With more than 5,000 members around the world, The Penn Club is controlled by its members and managed by staff, although the University of Pennsylvania owns the clubhouse building and leases it to the club, a 501(c)7 not-for-profit entity. The university's development and alumni relations department maintains a regional office in the clubhouse.


All members enjoy full use of the clubhouse facilities and its services. The high-rise, 14-story clubhouse includes two restaurants and bars: the double-story, Main Dining Room, which requires a jacket for men and can also be rented for events on weekends, and the Grill Room,[8] which has a sushi chef.[9] Its Benjamin Franklin Living Room (named after the university's founder) features a fireplace, piano, paintings of Penn leaders such as Benjamin Franklin and President Amy Gutmann, and 24/7 library for members to checkout books,[10] and the business center has workspaces and conference rooms. In addition to five floors of 39 guestrooms, there is a Palestra Fitness Center and 13th floor terrace.[11]

Members may also use the squash courts at the Yale Club of New York City, and have access to more than 150 reciprocal private clubs worldwide, including yacht clubs, country clubs, and golf clubs.

Social networking and Clubhouse Row[edit]

Situated at 30 W 44th (and Fifth Avenue), the Penn Club is located on Clubhouse Row[12] directly in front of the Harvard Club of New York at 27 W 44th, on the same block as the Cornell Club of New York at 6 E 44th (and Fifth Avenue) and New York Yacht Club at 37 W 44th, and a block away from the Yale Club of New York City on E 44th (and Vanderbilt) and Princeton Club of New York at 15 W 43rd (and Fifth Avenue) for inter-club events. Despite being in New York City, Columbia University is in residence at The Penn Club, while Dartmouth shares with the Yale Club and Brown shares the Cornell Club.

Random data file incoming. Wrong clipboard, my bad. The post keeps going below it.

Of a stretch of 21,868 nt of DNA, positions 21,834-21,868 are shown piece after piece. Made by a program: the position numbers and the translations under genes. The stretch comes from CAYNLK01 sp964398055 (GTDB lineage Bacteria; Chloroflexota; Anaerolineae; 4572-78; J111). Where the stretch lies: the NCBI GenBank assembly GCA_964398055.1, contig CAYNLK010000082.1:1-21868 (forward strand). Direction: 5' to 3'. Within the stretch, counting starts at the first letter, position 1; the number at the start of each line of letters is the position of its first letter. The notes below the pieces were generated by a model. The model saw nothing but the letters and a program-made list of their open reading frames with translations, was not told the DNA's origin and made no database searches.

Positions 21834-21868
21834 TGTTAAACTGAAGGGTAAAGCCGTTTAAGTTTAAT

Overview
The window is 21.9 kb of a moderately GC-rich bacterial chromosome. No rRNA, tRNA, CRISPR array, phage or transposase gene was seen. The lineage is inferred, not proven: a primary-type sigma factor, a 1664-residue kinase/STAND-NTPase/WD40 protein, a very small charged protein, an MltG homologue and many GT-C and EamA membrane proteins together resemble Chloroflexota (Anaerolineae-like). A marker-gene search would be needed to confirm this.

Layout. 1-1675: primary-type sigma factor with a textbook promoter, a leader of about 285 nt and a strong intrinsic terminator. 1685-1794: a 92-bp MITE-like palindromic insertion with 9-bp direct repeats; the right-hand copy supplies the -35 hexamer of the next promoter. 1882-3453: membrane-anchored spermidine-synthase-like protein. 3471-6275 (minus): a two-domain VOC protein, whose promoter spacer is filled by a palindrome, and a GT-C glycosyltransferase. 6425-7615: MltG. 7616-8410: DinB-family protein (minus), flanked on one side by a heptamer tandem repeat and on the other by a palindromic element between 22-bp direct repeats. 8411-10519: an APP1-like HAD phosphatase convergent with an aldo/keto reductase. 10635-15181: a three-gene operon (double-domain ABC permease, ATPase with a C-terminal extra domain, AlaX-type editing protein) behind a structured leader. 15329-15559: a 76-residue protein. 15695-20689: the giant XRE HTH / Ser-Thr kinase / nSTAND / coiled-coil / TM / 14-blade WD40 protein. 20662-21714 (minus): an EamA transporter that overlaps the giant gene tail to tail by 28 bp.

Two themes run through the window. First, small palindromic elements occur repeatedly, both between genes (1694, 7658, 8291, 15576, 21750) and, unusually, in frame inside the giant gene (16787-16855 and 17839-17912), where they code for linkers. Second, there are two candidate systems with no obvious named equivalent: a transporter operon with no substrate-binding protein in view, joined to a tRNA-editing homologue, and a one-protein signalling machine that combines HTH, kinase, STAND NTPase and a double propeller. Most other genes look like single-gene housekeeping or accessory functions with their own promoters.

The club hosts annual events including an inter-club New Year's Eve celebration, members-only celebrations on all major holidays,[13] and regular social networking events on cultural, intellectual, professional, and personal subjects.

Membership also includes access to a members-only Penn Club website and app, and "Societies" or committees to help members network.[14]

Notable members[edit]

  • Donald Trump (Wharton '68, transferred after two years at Fordham)—donated over $100,000 to the Penn Club of New York,[15][16] 45th U.S. President
  • Ivanka Trump (Wharton '04, transferred after two years at Georgetown)—socialite

In popular culture[edit]

  • In the first episode of Season 5 of The Apprentice, the winning team was rewarded with lunch with Donald Trump at the Penn Club.

See also[edit]


  1. ^ a b "Summary of landmark hearing" (PDF). February 9, 2010. Retrieved 2020-11-27.
  2. ^ "Yale Club of New York City Building – HDC".
  3. ^ "Archived copy" (PDF). Archived from the original (PDF) on 2011-07-05. Retrieved 2014-12-18.CS1 maint: archived copy as title (link)
  4. ^ "Archived copy" (PDF). Archived from the original (PDF) on 2014-12-18. Retrieved 2014-12-18.CS1 maint: archived copy as title (link)
  5. ^ "Membership - Penn Club of New York".
  6. ^ "CURRENTS; Clubhouse for Penn". The New York Times. 1994-07-14. Retrieved 2020-11-27.
  7. ^ "Welcome to the Penn Club of New York - Penn Club of New York".
  8. ^ "Dining - Penn Club of New York".
  9. ^ "Benefits of Belonging - Penn Club of New York".
  10. ^ "Library - Penn Club of New York".
  11. ^ "Fitness & Massage - Penn Club of New York".
  12. ^ Slatin, Peter (1993-05-09). "Penn's Racing to Join Clubhouse Row". New York Times. Retrieved 2020-11-02.
  13. ^ "Annual Events - Penn Club of New York".
  14. ^ "Societies - Penn Club of New York".
  15. ^ Bass, Dina (January 28, 1997). "Trump gives over $100,000 to Penn Club". The Daily Pennsylvanian.
  16. ^ Ferre Sadurni, Luis (November 3, 2016). "Donald Trump may have donated over $1.4 million to Penn". The Daily Pennsylvanian.

External links[edit]